Changes in neutralizing antibodies titers and total anti-idursulfase antibodies from month 26 to month 59, by LabCorp, showed no significant correlation (Figure 1B): 1/x and 1/y transformation, r=-0.57, p=0.083, 95% CI (-0.88, 0.089).

3.2 Neutralizing antibodies and urinary GAG

Significant correlation was found between neutralizing antibodies and urinary GAG by DMB assay from month -11 to month 25 (Figure 2A). This includes correlation between NAb% inhibition and urinary GAG by DMB assay (Figure 3A): log(x) transformation, r=0.66, p=0.026, 95% CI (0.11, 0.9). The correlation between NAb% inhibition and urinary GAG by CPC assay (Figure 3B) was : 1/x transformation, r=0.58, p=0.047, 95% CI (0.013, 0.87).

Neutralizing antibody titers and urinary GAG were measured by LabCorp from month 26 to month 59 (Figure 2B). A significant correlation was found when the DMB assay was used (Figure 3C): 1/x and 1/y transformation, r=0.71, p=0.0067, 95% CI (0.26, 0.91); but not when CPC assay was used (Figure 3D): sqrt(y) transformation, r=0.25, p=0.55, 95% CI (-0.51, 0.81).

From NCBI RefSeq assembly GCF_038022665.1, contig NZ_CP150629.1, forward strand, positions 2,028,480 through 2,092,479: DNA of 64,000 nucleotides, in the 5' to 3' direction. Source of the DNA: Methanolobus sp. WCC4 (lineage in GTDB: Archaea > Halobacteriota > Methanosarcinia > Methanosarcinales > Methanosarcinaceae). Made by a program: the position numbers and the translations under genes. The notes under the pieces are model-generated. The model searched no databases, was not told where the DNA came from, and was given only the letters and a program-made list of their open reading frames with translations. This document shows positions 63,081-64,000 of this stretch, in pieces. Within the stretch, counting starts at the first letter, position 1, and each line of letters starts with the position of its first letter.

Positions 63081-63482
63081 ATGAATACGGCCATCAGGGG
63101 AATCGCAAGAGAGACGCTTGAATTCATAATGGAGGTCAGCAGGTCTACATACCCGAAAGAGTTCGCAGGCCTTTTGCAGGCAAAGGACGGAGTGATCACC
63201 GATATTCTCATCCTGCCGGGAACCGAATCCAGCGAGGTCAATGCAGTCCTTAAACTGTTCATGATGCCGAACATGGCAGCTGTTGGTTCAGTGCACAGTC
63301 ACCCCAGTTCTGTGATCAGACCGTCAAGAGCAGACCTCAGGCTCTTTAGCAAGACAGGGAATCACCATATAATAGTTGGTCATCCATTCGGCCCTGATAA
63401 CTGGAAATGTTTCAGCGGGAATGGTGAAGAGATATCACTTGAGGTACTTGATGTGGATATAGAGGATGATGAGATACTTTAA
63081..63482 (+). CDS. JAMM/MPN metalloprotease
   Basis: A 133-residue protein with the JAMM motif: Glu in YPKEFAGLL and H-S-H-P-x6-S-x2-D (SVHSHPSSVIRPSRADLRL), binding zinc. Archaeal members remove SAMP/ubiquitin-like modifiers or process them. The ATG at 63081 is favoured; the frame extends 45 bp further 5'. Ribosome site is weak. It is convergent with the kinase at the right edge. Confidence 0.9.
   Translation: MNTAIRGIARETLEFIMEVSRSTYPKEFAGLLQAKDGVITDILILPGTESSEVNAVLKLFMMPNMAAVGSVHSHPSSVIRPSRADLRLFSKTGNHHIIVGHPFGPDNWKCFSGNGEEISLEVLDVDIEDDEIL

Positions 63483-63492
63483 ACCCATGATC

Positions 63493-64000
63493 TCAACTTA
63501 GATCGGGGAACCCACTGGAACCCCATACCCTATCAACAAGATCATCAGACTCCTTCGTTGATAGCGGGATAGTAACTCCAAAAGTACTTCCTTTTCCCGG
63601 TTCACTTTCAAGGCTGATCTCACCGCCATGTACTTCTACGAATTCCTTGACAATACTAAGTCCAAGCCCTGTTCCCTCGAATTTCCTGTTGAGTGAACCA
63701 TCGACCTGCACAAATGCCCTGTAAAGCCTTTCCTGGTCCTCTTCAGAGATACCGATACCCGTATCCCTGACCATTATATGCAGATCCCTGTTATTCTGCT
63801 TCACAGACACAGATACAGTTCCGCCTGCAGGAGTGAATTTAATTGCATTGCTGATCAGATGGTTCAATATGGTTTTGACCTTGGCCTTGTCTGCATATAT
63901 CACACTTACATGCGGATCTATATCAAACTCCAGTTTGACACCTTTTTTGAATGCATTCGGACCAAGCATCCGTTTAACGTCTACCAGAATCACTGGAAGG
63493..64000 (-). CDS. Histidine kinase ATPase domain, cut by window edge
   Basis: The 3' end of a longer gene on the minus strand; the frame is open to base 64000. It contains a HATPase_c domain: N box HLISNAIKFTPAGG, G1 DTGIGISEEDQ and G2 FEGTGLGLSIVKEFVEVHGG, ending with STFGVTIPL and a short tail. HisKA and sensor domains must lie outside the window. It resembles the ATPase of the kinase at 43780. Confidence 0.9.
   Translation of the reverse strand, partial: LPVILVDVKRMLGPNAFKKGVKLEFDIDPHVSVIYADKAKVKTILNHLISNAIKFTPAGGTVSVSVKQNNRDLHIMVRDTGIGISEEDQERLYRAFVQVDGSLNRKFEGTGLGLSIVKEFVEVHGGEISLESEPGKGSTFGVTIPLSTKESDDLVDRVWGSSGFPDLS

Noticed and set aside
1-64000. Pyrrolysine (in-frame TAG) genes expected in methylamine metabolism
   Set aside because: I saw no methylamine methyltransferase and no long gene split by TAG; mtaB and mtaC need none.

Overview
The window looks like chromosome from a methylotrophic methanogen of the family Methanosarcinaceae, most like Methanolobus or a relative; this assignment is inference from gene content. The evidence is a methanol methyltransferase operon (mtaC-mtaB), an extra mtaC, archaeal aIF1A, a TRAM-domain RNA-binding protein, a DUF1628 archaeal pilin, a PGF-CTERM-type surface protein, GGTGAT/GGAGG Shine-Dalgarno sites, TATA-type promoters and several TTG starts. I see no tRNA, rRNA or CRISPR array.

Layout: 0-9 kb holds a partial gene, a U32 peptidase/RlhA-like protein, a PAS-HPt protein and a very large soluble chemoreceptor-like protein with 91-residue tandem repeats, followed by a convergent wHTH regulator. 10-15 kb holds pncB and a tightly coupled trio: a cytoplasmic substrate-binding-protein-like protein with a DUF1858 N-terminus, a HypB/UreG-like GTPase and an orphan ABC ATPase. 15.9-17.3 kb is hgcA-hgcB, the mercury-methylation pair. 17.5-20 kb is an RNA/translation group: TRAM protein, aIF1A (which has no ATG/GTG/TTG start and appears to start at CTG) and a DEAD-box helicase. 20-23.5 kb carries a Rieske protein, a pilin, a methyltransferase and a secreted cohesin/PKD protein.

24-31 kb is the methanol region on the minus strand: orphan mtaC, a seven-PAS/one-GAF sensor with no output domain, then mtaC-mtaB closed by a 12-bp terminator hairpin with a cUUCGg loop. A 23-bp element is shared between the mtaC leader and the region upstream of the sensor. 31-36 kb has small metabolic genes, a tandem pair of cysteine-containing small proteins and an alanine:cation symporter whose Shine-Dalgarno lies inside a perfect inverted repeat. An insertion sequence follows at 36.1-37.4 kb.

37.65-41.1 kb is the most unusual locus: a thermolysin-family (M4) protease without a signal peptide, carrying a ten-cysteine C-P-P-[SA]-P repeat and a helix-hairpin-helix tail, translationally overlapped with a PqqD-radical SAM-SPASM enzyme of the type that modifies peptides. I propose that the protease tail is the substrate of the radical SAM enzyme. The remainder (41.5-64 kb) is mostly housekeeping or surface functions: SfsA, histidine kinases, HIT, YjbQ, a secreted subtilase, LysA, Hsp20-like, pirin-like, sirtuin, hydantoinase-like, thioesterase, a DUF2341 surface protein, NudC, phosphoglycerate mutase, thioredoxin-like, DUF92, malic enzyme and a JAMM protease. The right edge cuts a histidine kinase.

INSERT FIGURE 2 HERE

INSERT FIGURE 3 HERE

3.3 Total anti-idursulfase antibodies and urinary GAG

No significant correlation was found between total anti-idursulfase antibodies and urinary GAG by DMB assay (Shire HGT lab, month -11 through month 25): 1/x transformation, r=0.26, p=0.54, 95% CI (-0.55, 0.81). There was a significant correlation, however, when measured by CPC assay: 1/x transformation, r =0.69, p=0.04, 95% CI (0.039, 0.93).